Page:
Only two years ago, startup was the ‘in’ thing and friends who were launching their ventures were proudly declaring they were a ‘startup’. The mood seems to have changed dramatically since. What I often hear nowadays is: “what are you talking about? We are not a startup – we are a fintech venture” or something like that.

What happened to the term ‘startup’?

If you talk to some veteran investors in this region, you will get some clue. “Those who claim to be startups are so pretentious,” one of them told me recently. “I’d rather deal with founders who know exactly what they are doing, and not mentioning ‘startup’ at all.”

It may seem like an over-generalisation, but there’s a grain of truth in this. For example, my friends coming from China are often surprised with the easy life of a ‘startup’ in many places: “they stroll into work at 10am, leave at 6pm sharp. Send an email and wait for the other party to reply, and go on holidays five times a year.” This mindset is quite obvious if you visit some of the startup hubs around Block 71. Founders and their teams can be more focused on getting a good coffee, and organising big parties; rather than building their business.

Too much money in startups, too many spectacular failures

Until recently, it was not unusual to see ideas that made no sense raise a couple of million dollars. The market used to be focused on growth, and not trying to break-even or generate revenue. Founders and investors alike were focused on growth, and capturing market share. It is the complete opposite now, and this sentiment is only growing stronger day by day.

There have also been many spectacular failures in startups valued in excess of 100 million US dollars. Take for example our story about Bluegogo from earlier this week.

It is no wonder that people want to use the word ‘startup’ to describe themselves. Rather, they want to be perceived as a viable business, generating cashflow and having real customers.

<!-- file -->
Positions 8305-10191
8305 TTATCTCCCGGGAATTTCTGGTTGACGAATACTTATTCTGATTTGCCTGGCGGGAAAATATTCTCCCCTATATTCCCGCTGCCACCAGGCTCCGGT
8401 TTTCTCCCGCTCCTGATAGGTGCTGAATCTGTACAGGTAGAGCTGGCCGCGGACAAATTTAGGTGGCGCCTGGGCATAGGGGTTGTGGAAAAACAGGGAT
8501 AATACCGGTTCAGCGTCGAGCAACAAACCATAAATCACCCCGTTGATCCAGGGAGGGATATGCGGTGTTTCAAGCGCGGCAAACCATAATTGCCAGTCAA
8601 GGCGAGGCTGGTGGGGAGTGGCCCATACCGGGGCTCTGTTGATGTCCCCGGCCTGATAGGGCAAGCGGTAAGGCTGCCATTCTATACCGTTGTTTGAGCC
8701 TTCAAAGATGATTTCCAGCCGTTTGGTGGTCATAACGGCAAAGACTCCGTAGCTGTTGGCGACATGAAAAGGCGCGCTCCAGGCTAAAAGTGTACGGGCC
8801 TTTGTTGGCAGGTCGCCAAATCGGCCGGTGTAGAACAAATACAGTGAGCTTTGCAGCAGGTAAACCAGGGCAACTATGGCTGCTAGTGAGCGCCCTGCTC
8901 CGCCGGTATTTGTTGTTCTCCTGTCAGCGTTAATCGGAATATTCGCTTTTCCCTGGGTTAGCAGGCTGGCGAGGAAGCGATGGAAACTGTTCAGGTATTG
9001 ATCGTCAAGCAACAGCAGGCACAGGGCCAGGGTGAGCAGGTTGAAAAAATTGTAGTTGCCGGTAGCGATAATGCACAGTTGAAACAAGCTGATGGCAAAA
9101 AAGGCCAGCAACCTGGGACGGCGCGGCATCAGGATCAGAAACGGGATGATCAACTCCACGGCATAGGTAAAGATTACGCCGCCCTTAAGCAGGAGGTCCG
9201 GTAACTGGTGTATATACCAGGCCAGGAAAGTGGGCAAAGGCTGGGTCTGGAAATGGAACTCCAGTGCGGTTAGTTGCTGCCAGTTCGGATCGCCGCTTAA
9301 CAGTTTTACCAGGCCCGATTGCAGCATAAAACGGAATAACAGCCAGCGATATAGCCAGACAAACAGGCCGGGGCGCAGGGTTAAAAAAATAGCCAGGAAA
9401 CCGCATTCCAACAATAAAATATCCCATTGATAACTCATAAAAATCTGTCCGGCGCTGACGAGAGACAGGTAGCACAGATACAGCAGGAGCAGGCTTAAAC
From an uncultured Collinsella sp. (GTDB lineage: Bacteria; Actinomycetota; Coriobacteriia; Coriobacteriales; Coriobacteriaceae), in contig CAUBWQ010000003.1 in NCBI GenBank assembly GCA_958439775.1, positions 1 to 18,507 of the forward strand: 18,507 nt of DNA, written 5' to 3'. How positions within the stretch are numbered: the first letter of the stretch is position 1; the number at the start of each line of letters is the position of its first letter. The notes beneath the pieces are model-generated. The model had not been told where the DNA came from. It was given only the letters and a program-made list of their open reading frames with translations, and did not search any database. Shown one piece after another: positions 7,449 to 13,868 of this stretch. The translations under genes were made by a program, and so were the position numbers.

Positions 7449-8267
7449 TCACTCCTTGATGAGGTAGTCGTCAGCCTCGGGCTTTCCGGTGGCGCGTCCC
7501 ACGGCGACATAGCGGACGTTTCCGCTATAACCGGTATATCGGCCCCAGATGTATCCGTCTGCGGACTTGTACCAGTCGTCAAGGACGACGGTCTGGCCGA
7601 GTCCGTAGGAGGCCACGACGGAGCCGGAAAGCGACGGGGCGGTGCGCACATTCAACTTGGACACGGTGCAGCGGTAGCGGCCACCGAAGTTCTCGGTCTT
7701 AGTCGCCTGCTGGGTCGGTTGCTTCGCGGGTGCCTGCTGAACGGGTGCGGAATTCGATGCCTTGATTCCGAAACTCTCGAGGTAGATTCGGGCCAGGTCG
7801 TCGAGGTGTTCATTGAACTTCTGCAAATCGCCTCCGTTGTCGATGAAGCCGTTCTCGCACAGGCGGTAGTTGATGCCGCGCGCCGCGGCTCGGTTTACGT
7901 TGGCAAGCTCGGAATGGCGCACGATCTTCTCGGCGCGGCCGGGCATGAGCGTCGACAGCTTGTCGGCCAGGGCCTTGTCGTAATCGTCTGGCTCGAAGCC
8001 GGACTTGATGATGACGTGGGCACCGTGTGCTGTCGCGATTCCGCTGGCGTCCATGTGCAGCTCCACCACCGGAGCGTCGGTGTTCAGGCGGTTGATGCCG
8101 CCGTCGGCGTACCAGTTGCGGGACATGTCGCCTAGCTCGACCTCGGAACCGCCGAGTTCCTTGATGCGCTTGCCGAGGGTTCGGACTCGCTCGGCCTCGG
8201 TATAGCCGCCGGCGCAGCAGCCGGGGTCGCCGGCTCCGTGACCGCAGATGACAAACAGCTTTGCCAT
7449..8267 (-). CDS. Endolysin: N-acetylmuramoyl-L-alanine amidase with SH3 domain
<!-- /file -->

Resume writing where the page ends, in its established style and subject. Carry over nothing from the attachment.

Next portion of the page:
Less appetite for massive cash burn, focus on sustainability

The first generation of startups in the Southeast Asian region – namely the ones funded by Rocket Internet – were notorious spenders. It was accepted as the way of doing business, and many put these first generation pioneers and trailblazers of the Southeast Asian internet business on a pedestal. The ability to invest massively into advertising became a sought-after talent, at least until recently.

When huge cash burns did not translate to increased market share for the startups and many eventually flopped and folded (a few, most notably Lazada, were purchased). Conservatism became a virtue overnight. Companies that branded themselves as startups, and who were known to spend big budget on advertising just to maintain unsustainable growth found it hard to raise money, as investors began seeking for sustainable growth. Matahari Mall was a good example – it rose fast to be the number one in the Indonesian market by burning a lot of marketing dollars but was unable to maintain the lead. It is until today – considered a massive failure.

It may be all about perception, but taking all this into account, what exactly does this say about a “startup mentality”?

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